1. Choose App and Event
Select “Filter by Zapier” from the App dropdown menu.
2. Define Filter
1. Add GitHub Action
Select GitHub as the App and “Create Comment” as the Action Event. Connect your GitHub account in the authorization popup window.
2. Select GitHub Repo
The GitHub repository will be dynamic based on the link you pasted in the Shoutbase time entry. For Repo, scroll to the bottom of the options and select “Use A Custom Value (advanced).”
3. Add Comment
Here you can customize the comment to suit your needs. I like to include the entire description from my Shoutbase time entry, as well as the duration we formatted in Step 2. This way, I can read the comment, get a full context of what I was working on, and see how long I worked, all in a readable format.
4. Select GitHub PR
Like the GitHub repository, the pull request number is also dynamic based on the URL in the Shoutbase time record. Therefore, we’ll select “Use a Custom Value” and the PR ID parameter from Step 2 to define the pull request number.
5. Finish Up
Click the “Continue” button. Run your test. After receiving a success message in Zapier, check your GitHub pull request (the one you linked in the time record at the beginning of this guide). You should see a comment appear. It works!
Finally, don’t forget to turn on your Zap. This is done by toggling the grey switch at the top of the screen to “On.” When your Zap is on, Zapier will continuously poll your Shoutbase account for new time records. If it’s off, the Zap won’t work.
See Your Zap in Action
1. Enter Time in Shoutbase
Now that your Zap has been created and activated, let’s see it in action. Log into Shoutbase and select “New Entry” from the nav menu. (If you’re using mobile Shoutbase, you can click the blue plus button at the bottom of the screen.) Paste a GitHub pull request URL into the time entry description, along with any other details. Add a start and stop time. Zapier only polls the Shoutbase API for stopped timers, so if you don’t include an end time to the time entry, Zapier will not recognize it until it is stopped.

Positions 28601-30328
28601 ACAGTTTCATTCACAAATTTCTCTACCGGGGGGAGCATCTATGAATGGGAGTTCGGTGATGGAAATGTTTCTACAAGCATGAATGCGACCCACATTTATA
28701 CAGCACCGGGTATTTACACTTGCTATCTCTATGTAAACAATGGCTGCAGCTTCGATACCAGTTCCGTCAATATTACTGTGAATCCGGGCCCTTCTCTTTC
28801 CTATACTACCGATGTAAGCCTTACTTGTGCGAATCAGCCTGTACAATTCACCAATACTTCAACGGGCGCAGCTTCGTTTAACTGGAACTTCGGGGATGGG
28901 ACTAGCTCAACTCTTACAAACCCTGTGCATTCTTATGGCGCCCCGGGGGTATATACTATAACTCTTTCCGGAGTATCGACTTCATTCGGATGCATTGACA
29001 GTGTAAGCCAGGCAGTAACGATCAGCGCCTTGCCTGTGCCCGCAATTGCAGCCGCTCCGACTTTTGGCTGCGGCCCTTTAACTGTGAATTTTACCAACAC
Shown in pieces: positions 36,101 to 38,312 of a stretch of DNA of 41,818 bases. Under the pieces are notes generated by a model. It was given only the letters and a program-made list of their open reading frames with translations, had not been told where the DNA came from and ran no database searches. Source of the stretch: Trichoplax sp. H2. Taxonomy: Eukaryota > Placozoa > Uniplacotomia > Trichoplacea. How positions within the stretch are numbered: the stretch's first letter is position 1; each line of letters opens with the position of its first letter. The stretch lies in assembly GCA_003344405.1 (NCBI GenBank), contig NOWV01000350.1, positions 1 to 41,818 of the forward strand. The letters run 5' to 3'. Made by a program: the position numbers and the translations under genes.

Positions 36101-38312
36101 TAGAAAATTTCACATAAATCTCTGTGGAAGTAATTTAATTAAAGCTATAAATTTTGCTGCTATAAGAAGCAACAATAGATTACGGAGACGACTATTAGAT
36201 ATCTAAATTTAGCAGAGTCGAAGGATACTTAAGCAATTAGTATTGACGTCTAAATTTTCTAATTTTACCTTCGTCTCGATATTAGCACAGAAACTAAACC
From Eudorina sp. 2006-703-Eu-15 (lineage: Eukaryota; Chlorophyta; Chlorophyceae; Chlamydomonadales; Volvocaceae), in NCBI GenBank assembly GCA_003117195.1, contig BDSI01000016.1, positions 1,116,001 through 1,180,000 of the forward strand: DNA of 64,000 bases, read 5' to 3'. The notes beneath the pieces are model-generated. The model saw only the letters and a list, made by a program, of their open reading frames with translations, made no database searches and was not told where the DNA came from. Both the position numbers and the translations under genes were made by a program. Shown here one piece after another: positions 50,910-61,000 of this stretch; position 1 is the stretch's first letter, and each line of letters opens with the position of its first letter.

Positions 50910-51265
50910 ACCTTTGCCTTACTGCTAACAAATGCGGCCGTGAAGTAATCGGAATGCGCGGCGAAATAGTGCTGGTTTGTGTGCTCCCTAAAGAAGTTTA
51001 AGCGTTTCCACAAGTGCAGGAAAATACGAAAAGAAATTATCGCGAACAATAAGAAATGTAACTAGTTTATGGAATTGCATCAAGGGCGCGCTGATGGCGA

2. Manually Run Your Zap in Zapier
Zapier polls the Shoutbase API for new time entries every 5-15 minutes, so you won’t instantaneously see your new time record appear as a comment in GitHub. However, you can manually trigger Zapier to run your Zap and check for new time entries instantly. To do this, go to your Zaps dashboard in Zapier, find your Shoutbase/GitHub Zap, click the dropdown menu, and click “Run.”
3. GitHub PR Comments
Log into your GitHub account, open the PR linked in the time entry description, and see the new comment. Do you smell that? That’s the smell of precious data automatically transmitted from one system to another!
This simple Zap took only minutes to put together, and it performs a task that would otherwise disrupt my workflow, waste valuable time, and lead to less precision in my time tracking data. And it’s only just the beginning. The possibilities for integration and optimization are endless. Zapier lets me expand the capabilities of web applications I prefer interfacing with and minimizes time wasted on tedious tasks.
I enjoy tracking time in Shoutbase because it’s fast and easy to use, and it conveniently manages the time for my entire team with tags, goals, and reports. Now with integrations through Zapier, Shoutbase helps tools like GitHub add even more value to my workflow. And Shoutbase is actively expanding its capabilities to integrate with other software-focused systems like Jira, GitHub, and Slack, as well as billing systems like Harvest and Quickbooks. Stay tuned to see Shoutbase’s integration capacity grow, and get creative with your own integrations!
If you’re interested in learning more, check out my other articles about why and how integrations can make us all better at doing what we do.
What did we miss?
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Thanks for reading!